Armando Salguero

Armando Salguero: Mediocre Miami Dolphins on same course to nowhere

Heated exchange: Dolphins defensive tackle Jared Odrick and coach Joe Philbin got into several arguments during Sunday’s game.
Heated exchange: Dolphins defensive tackle Jared Odrick and coach Joe Philbin got into several arguments during Sunday’s game. MIAMI HERALD STAFF

This empty feeling of riding the Miami Dolphins treadmill saps so much of your energy and emotion and, yes, money. And all you get in return is an annual replay of not-terrible-but-not-good-enough that neither satisfies nor fully embarrasses.

That’s the Miami Dolphins for you.

Team mediocre.

Team 7-9. Or 8-8. Or maybe 9-7, but still out of the playoffs if this season finishes about as well as logically can be expected. (That probably is not going to include a win at New England next week, folks).

That’s the treadmill this football franchise has been on since 2009. And after losing a de facto playoff game against Baltimore, 28-13 on Sunday to sink to 7-6, we’re on the same course to nowhere again this season.

So when does the treadmill stop?

When does Stephen Ross, owner of a franchise he claims is first in class, realize the Dolphins are not first in anything at all and do something about the mediocre product he has put on the field every year of his ownership tenure?

That question lingers now because these Dolphins apparently aren’t going anywhere in January after giving us another tired sequel of a season.

You know the sequel, don’t you?

The Dolphins play well enough, long enough to get into a game that matters – a game like Sunday’s against the Ravens.

And then in that important game, often in front of their home fans, this team lays an egg. The Dolphins either don’t start fast or don’t finish strong, but whatever the case, they simply don’t deliver.

That’s exactly what happened this game.

The Dolphins led 10-0 against Baltimore and the defense was playing up to its billing, having sent the Ravens offense off the field on three consecutive three-and-out possessions.

And then the second quarter came around and the Dolphins lost something.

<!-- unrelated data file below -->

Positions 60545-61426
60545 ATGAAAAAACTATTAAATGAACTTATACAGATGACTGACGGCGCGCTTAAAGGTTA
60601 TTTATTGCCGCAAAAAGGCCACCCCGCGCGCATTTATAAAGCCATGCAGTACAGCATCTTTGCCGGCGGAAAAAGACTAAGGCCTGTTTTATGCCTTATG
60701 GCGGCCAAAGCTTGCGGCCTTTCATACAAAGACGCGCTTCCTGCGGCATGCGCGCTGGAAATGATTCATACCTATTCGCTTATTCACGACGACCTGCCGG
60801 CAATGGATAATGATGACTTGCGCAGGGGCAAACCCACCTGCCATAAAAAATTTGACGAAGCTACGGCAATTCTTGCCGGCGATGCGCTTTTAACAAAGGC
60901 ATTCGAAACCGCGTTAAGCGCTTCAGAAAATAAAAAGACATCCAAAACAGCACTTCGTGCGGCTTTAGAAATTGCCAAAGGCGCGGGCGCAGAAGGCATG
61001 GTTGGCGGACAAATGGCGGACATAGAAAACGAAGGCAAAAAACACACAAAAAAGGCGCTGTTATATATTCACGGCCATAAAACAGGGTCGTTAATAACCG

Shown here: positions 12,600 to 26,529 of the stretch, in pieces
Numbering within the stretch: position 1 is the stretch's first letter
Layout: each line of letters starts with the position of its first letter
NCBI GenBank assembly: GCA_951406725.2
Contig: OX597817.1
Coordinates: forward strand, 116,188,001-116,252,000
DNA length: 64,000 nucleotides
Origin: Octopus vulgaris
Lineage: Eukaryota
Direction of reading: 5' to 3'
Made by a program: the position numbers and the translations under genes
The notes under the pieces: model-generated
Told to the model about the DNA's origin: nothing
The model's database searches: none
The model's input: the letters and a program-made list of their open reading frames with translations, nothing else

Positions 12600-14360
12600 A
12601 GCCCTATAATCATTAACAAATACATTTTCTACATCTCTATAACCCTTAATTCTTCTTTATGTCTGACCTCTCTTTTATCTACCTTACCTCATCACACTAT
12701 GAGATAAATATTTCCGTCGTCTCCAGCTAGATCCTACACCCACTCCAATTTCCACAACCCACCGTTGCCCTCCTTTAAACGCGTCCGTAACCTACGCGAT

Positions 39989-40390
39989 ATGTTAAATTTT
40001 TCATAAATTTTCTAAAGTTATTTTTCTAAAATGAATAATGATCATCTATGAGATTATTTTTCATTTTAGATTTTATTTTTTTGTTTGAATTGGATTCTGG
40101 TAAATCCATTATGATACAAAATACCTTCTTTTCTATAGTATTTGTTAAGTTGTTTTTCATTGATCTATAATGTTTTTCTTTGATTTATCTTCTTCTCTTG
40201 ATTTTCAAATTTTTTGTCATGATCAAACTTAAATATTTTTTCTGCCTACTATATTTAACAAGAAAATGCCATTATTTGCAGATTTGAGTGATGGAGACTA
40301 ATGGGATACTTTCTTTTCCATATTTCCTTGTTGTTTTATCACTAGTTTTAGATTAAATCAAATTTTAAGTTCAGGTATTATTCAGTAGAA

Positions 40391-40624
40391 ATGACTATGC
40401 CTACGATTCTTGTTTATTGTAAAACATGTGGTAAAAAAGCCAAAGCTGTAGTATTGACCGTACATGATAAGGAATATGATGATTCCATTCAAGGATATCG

They lost the line of scrimmage on both offense and defense. Baltimore began to find its running game and their defense turned the pass pocket into a dangerous place for Ryan Tannehill.

The Dolphins lost the ability to run. They lost some of their discipline, with false start and ineligible blockers downfield penalties. They also lost the cover of anonymity as the Ravens picked on little-known cornerback R.J. Stanford without mercy.

The landslide turned into an avalanche as Baltimore outscored the Dolphins, 28-3 the final three quarters.

Much of that, of course, is on the players.

It’s on a defense that has been playing only in spurts the past month and is getting worse as the season wears on. It’s on an offense that cannot protect its quarterback, cannot complete deep passes that high school teams routinely make, and cannot consistently turn red zone opportunities into touchdowns.

The Ravens, a playoff-hardened team, seemed to play with more passion and urgency. The Dolphins, a playoff wannabe, shrunk in big moments just as they shrunk in the big moments against Detroit, Green Bay, Kansas City and Denver.

None of this was new. The Ravens did this to the Dolphins last year. And fans have seen similar for years.

So the question becomes does Ross see it?

Does the owner see he has a team that seems talented but doesn’t always play like it? Does the owner see that his defense is regressing?

Does the owner see that coach Joe Philbin, who is well prepared but not exactly highly charged, cannot seem to extract any extra juice from this team in the big moments?

Does the owner see that Philbin and his coaching staff have issues now?

They challenged the defense to stop the run this week after it failed to do so the previous two weeks. The defense turned a deaf ear, giving up 183 yards.

These coaches continue to put overmatched Dallas Thomas at right tackle when it’s clear tougher, more experienced Jason Fox is better suited and certainly no worse suited to play the position.

All Philbin would say about a change that should have been made last week is that he puts players he feels have the best chance to succeed on the field – an indictment on the coach if you saw Thomas give up 3.5 sacks.

And then there was this: With about four minutes to play, Jared Odrick was seen yelling angrily at Philbin on the sideline. The defensive tackle and coach talked twice about the public outburst and both chalked it up to the emotions of the moment.

We can accept that. But Philbin must accept that some of his players are looking at him sideways now. They privately have been questioning him and his staff for some time because their philosophies and teachings have led to merely mediocre results.

So Odrick’s outburst could easily become the first outward sign of growing dissatisfaction.

Does Stephen Ross see this? And if he does, what is he going to do about it?

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